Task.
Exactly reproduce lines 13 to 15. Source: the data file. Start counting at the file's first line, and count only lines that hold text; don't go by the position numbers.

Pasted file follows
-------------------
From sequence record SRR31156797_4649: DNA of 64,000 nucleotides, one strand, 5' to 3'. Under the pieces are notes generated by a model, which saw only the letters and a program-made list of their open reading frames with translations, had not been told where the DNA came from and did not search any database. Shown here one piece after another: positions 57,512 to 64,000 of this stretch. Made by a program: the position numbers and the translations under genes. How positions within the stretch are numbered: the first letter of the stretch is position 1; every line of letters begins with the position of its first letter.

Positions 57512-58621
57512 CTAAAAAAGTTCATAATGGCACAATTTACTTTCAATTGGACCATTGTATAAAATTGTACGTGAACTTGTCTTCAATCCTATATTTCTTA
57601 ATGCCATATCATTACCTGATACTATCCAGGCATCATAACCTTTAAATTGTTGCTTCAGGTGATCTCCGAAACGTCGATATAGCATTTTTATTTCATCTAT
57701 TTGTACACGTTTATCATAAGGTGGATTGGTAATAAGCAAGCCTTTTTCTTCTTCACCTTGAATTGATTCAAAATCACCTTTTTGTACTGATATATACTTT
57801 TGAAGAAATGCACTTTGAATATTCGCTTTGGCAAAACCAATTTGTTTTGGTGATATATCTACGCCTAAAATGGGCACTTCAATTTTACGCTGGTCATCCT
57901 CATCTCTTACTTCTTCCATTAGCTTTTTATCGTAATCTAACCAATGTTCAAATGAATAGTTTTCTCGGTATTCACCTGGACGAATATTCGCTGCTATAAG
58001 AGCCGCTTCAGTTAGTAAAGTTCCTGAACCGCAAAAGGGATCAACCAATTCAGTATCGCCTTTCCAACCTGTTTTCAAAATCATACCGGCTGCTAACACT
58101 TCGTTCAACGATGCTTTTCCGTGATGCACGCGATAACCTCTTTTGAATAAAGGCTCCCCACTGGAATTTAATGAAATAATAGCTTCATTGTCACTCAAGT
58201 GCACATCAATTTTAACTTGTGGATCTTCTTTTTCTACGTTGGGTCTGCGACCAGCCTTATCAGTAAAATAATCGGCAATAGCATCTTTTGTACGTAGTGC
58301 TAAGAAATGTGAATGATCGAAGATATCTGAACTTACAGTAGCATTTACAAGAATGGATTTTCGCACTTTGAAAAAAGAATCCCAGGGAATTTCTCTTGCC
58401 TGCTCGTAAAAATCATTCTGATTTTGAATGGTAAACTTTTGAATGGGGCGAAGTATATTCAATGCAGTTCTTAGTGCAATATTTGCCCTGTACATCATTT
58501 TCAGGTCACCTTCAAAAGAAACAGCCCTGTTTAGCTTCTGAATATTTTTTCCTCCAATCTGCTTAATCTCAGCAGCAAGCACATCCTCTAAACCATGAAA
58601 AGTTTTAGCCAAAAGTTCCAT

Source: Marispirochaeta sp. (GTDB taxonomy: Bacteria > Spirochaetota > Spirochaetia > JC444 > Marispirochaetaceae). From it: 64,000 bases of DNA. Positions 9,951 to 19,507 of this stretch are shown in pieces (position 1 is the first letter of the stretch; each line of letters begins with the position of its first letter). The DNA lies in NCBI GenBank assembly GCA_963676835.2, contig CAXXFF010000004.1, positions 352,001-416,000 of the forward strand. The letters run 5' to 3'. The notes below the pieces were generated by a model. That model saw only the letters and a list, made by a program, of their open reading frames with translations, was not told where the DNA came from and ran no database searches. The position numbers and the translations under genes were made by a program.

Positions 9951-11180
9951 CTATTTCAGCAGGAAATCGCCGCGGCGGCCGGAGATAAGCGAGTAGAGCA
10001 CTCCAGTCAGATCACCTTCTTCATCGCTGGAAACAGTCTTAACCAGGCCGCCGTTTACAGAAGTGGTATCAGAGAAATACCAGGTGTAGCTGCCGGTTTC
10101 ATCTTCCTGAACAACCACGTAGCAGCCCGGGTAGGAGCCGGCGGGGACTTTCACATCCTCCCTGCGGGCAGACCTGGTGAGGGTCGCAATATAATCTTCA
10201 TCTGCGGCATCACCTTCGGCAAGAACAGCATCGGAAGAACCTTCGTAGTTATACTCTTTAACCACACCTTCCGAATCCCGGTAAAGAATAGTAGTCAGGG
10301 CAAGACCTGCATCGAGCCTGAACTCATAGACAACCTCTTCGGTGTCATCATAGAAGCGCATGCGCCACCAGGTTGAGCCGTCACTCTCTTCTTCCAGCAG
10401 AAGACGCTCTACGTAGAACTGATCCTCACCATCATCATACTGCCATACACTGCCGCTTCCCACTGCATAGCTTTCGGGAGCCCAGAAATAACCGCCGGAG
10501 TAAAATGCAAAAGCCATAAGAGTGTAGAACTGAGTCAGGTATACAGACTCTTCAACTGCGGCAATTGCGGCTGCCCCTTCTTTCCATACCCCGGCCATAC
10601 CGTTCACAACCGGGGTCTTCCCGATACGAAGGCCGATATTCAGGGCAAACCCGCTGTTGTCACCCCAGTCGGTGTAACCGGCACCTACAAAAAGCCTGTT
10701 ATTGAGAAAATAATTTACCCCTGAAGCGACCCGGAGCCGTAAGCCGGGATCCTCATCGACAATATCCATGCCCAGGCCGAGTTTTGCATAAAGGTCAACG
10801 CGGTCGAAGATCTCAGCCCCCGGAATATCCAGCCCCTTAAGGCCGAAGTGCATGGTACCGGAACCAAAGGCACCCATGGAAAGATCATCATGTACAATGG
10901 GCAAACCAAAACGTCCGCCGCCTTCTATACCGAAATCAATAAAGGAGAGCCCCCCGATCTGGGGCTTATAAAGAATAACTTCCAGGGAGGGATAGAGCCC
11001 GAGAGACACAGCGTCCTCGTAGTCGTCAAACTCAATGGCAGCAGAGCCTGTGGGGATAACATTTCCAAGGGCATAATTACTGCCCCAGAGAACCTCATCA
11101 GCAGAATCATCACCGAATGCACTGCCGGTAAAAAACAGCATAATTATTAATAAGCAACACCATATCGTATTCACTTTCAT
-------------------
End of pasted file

58501 TCAGGTCACCTTCAAAAGAAACAGCCCTGTTTAGCTTCTGAATATTTTTTCCTCCAATCTGCTTAATCTCAGCAGCAAGCACATCCTCTAAACCATGAAA
58601 AGTTTTAGCCAAAAGTTCCAT

Source: Marispirochaeta sp. (GTDB taxonomy: Bacteria > Spirochaetota > Spirochaetia > JC444 > Marispirochaetaceae). From it: 64,000 bases of DNA. Positions 9,951 to 19,507 of this stretch are shown in pieces (position 1 is the first letter of the stretch; each line of letters begins with the position of its first letter). The DNA lies in NCBI GenBank assembly GCA_963676835.2, contig CAXXFF010000004.1, positions 352,001-416,000 of the forward strand. The letters run 5' to 3'. The notes below the pieces were generated by a model. That model saw only the letters and a list, made by a program, of their open reading frames with translations, was not told where the DNA came from and ran no database searches. The position numbers and the translations under genes were made by a program.